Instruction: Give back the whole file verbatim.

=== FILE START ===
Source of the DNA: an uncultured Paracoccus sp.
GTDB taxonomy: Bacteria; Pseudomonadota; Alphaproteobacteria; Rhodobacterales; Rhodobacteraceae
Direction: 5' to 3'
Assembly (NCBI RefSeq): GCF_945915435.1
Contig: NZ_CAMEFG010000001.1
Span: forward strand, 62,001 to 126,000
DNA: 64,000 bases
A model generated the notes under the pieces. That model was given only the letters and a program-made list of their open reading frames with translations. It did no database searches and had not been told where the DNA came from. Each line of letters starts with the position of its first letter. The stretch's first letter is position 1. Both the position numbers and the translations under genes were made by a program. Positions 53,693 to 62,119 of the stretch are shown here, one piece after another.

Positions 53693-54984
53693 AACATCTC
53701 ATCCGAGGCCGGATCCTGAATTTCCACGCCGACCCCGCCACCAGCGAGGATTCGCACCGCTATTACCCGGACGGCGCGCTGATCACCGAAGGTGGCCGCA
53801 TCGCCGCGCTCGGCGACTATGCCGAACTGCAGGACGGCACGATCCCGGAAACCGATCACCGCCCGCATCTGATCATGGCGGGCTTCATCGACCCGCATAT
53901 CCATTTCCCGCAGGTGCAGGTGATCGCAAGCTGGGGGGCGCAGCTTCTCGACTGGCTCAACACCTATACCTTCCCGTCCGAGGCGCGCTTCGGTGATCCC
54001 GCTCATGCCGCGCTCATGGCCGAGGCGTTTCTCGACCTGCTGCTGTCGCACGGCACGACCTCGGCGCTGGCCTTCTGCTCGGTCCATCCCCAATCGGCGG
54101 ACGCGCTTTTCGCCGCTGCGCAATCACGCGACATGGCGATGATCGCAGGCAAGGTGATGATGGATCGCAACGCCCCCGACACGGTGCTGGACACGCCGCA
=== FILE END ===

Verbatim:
Source of the DNA: an uncultured Paracoccus sp.
GTDB taxonomy: Bacteria; Pseudomonadota; Alphaproteobacteria; Rhodobacterales; Rhodobacteraceae
Direction: 5' to 3'
Assembly (NCBI RefSeq): GCF_945915435.1
Contig: NZ_CAMEFG010000001.1
Span: forward strand, 62,001 to 126,000
DNA: 64,000 bases
A model generated the notes under the pieces. That model was given only the letters and a program-made list of their open reading frames with translations. It did no database searches and had not been told where the DNA came from. Each line of letters starts with the position of its first letter. The stretch's first letter is position 1. Both the position numbers and the translations under genes were made by a program. Positions 53,693 to 62,119 of the stretch are shown here, one piece after another.

Positions 53693-54984
53693 AACATCTC
53701 ATCCGAGGCCGGATCCTGAATTTCCACGCCGACCCCGCCACCAGCGAGGATTCGCACCGCTATTACCCGGACGGCGCGCTGATCACCGAAGGTGGCCGCA
53801 TCGCCGCGCTCGGCGACTATGCCGAACTGCAGGACGGCACGATCCCGGAAACCGATCACCGCCCGCATCTGATCATGGCGGGCTTCATCGACCCGCATAT
53901 CCATTTCCCGCAGGTGCAGGTGATCGCAAGCTGGGGGGCGCAGCTTCTCGACTGGCTCAACACCTATACCTTCCCGTCCGAGGCGCGCTTCGGTGATCCC
54001 GCTCATGCCGCGCTCATGGCCGAGGCGTTTCTCGACCTGCTGCTGTCGCACGGCACGACCTCGGCGCTGGCCTTCTGCTCGGTCCATCCCCAATCGGCGG
54101 ACGCGCTTTTCGCCGCTGCGCAATCACGCGACATGGCGATGATCGCAGGCAAGGTGATGATGGATCGCAACGCCCCCGACACGGTGCTGGACACGCCGCA